Shop owners in cities asked to report customers seeking to buy bulk quantities of high-vis vests, a symbol of anti-austerity protests in France
Egyptian authorities have limited the sale of reflective yellow vests because of fears they could be used in protests ahead of the anniversary of the 25 January revolution that toppled former president Hosni Mubarak in 2011.
Security officials have warned retailers in Cairo and Alexandria that they should not sell bulk quantities of yellow vests, which have become a symbol of anti-austerity protests in France, to walk-in customers, according to reports on Tuesday by Al-Jazeera and the Associated Press news agency.
Sales to wholesale businesses would require a police permit, officials told AP, with the restrictions set to remain in place until the end of January.
Owners of industrial safety equipment shops in Cairo were also asked by police officials to report any individuals seeking to buy large numbers of vests, Al Jazeera reported.
The move highlights Egypt’s anxiety over possible anti-government protests on the eighth anniversary of the 2011 "Arab Spring" revolution.
The revolution led to the adoption of a new constitution and democratic elections in which the Muslim Brotherhood-backed Mohamed Morsi was elected president.
But Morsi was overthrown in a military coup in 2013 which brought President Abdel Fattah al-Sisi, then the head of Egypt's armed forces, to power.
Every year, although a virtual ban on protests remains in place, Egypt deploys army and police forces on the streets to prevent any popular marches in commemoration of the 25 January anniversary.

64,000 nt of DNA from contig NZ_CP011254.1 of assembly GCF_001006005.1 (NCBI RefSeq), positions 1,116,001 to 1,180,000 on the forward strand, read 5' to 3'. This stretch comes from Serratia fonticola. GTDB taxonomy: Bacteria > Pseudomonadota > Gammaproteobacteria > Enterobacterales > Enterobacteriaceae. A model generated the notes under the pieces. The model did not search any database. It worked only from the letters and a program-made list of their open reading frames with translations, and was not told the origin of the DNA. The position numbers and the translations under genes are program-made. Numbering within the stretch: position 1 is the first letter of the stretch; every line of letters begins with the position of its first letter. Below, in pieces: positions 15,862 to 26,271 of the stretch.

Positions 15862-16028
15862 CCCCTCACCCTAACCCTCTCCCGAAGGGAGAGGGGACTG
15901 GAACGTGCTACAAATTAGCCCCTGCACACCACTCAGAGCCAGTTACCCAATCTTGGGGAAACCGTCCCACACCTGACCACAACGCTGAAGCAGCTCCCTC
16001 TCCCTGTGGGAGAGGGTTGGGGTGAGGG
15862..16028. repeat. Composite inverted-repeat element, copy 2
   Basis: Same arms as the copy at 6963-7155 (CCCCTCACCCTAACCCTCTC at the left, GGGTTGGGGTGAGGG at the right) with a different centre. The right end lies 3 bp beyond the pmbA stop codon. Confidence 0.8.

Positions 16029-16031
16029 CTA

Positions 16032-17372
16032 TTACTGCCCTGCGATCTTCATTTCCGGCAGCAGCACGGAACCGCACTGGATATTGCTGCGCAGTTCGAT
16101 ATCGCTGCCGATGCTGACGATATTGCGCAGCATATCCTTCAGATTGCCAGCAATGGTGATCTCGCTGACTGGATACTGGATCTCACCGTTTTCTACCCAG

Egyptian media, largely a mouthpiece of government since the 2013 coup, have dedicated significant airtime to warn against the damaging consequences of the French yellow vests movement.
French President Emmanuel Macron has pledged to raise the minimum wage and introduce tax cuts in response to the protests.
Amr Adeeb, a popular pro-Sisi TV host, took aim at the French protests as “indefensible”, and declared his opposition to the movement.
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"Some people have been trying to blackmail us by saying that people who eat croissants are braver than the people who eat falafel. But I will not be blackmailed, I am sorry I will not do like them," he said.
He said he supports the government of France against the protesters, whose movement has only “destroyed tourism” and “turned the country upside-down”.
The privately owned daily Al-Masry Al-Youm has published several reports quoting “Islamist experts” weighing in on the yellow vests debate, suggesting that the Muslim Brotherhood is behind the movement.
Nabil Naim, an analyst quoted by the newspaper, said the Brotherhood is “undoubtedly” taking part in the protests, and that the way the protests were organised “shows that the group is behind them".
“We must not forget that there are Algerians, Tunisians and Moroccans affiliated to the Muslim Brotherhood living in the suburbs of Paris, and certainly they participated in the violent events,” he said.
Since 2013, Sisi has led a sweeping crackdown on both Morsi’s supporters and secular pro-democracy activists. Rights groups have documented the detention of at least 60,000 political prisoners since Sisi assumed office, in a wave of repression that Human Rights Watch has described as "the worst human rights crisis in the country in decades".
Sisi is currently serving his second and last term in office but the Egyptian parliament will reportedly discuss next spring a constitutional amendment that would expand his term beyond the two-term limit enshrined in the 2014 constitution.